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Compassionate Help for the Homeless: Addressing a Complex Societal Issue
Homelessness is not new and it’s not a “Hillsboro problem,” but it has become more visible in our region in recent years. That has prompted actual comments like these through email and social media:
- "It would be nice if (our) city could be responsible and do more to keep the homeless out of (our) parks."
- "What's going to be done with all the homeless everywhere?"
- "Nothing is being done to curb the (homeless) problem."
Ending homelessness is not as simple as wanting to help those in need. Homelessness is a complex societal issue that has challenged Americans and American communities for hundreds of years.
In fact, homelessness is a global challenge that’s about much more than living without a home. It's about the causes and barriers that prevent people from getting into safe and affordable housing.
Homeless community members are struggling beyond basic daily needs, such as food, shelter, clothing, and personal care. Feelings of loneliness, being unworthy, and not being part of society, are emotional and mental struggles experienced daily by many homeless men, women, and children. They remain worthy of our respect and compassion. They are part of our community.
While the City of Hillsboro and Washington County are involved in addressing the issue, federal, state, and nonprofit partnerships are needed to meaningfully address homelessness.
Here are some of the steps the City of Hillsboro is taking to dedicate additional resources and to maintain Hillsboro’s livability for everyone.
The City of Hillsboro Police Department hired a full-time Homeless Liaison Officer in 2018 to develop connections with homeless community members and help them locate available services, to positively influence behavior, and to be proactive about crime prevention and enforcement, while recognizing that being homeless is not a crime.
The City partnered with HomePlate Youth Services for a dedicated outreach worker to work with homeless youth in Hillsboro. Since August, the outreach worker has worked to connect youth to housing and family support, and to be a resource for City staff about the needs of homeless youth.
The City launched a job skills development program for youth experiencing housing instability. During the six-month program, the youth identified by HomePlate works with the City. The program also works to address their basic needs.
- The City has launched homelessness task forces focused on two areas:
- Engaging local business owners and employees on the impacts of homelessness in our community and what partners can do to be part of a solution;
- Identifying recommendations for City-led policy initiatives.
- City employees are identifying barriers that homeless community members face in accessing service and support, including mental health services, and in acquiring and maintaining housing.
City employees are counting the number of community members experiencing homelessness in Hillsboro. Later this month (January 2019), the City will lead the counting in partnership with local nonprofit Community Action.
The City sponsors and distributes free resource guides for homeless community members. StreetRoots lists available services in Washington and Multnomah counties.
The City Council and City staff are working to become better educated about the complexities of homelessness and understand what programs and services that other communities have successfully implemented might serve Hillsboro well.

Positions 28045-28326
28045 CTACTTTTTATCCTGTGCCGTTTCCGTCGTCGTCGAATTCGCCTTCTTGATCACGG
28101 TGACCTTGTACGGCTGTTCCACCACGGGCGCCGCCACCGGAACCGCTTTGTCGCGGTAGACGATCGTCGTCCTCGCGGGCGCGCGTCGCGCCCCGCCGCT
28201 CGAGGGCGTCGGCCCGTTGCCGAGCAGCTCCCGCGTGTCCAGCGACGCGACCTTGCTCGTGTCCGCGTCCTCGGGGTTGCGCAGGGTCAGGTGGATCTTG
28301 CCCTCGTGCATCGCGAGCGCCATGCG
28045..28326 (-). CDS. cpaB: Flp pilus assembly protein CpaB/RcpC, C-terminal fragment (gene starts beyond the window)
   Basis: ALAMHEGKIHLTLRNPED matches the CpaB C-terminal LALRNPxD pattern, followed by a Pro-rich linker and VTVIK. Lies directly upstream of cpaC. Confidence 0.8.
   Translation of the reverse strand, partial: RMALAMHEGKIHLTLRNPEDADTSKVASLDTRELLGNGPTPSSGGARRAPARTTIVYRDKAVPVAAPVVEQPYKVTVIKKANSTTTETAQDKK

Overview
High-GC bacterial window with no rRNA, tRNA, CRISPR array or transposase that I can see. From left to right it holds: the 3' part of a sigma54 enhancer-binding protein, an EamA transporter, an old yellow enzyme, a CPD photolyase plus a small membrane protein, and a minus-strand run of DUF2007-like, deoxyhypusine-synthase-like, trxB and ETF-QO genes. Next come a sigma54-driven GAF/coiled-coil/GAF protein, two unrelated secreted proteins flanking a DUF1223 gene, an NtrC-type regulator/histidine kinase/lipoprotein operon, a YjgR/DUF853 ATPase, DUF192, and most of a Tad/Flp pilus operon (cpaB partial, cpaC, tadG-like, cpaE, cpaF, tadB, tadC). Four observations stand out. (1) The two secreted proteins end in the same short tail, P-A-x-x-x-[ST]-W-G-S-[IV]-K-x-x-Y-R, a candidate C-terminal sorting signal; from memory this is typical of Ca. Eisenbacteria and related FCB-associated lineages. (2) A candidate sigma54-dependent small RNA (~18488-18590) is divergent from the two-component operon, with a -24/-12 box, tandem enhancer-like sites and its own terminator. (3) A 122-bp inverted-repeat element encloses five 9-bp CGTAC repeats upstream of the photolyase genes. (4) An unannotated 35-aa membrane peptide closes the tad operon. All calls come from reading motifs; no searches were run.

In October, the City Council held a work session to listen to testimony from community members who have experienced being homeless in Hillsboro. A follow-up work session with task force recommendations will take place later this year.
Where are Shelters in Hillsboro?
SOS Shelter at Orenco Station (Sonrise Church): A severe weather shelter serving men, women, and couples without children. The shelter opened on December 3 and will remain open through February for up to 50 homeless individuals each night. sos-shelter.org, 503-640-2449
Safe Place for Youth: A shelter with supportive services for homeless, runaway, and at-risk youth ages 12 to 19. boysandgirlsaid.org, 503-542-2717
Family Promise: A family shelter for women and/or men with children. familypromisewashingtoncountyoregon.org, 503-844-2919
Community Action Family Shelter: A wait list managed for three shelters that serve families with children or mothers in the last trimester of pregnancy. caowash.org, 503-640-3263
How Can You Help?
- Share information about available resources
- Provide an indoor place to sleep, if only temporary, for people who you know and trust
- Donate to local community groups, such as the Oregon Food Bank, Community Action, and HomePlate Youth Services
Additional Resources on Homelessness:
- Washington County shelter information
- HomePlate Youth Services
City of Hillsboro Community Impact Grant information (Focused on homelessness and housing stability from 2017 to 2020)
2018 Hillsboro City Council Priority: "Continue working with community partners to resolve homelessness."
Be part of overall efforts to address issues of homelessness by developing partnerships and identifying actions to be taken.
Community Action is the lead community partner in the Hillsboro 2035 Community Plan action items that call for pursuing housing-first strategies to provide the homeless with stable shelter while they are accessing other services; and providing targeted assistance to at-risk populations to reduce homelessness, including transitional youth.
Continue close partnership with Washington County in implementing the 10-year plan to end homelessness.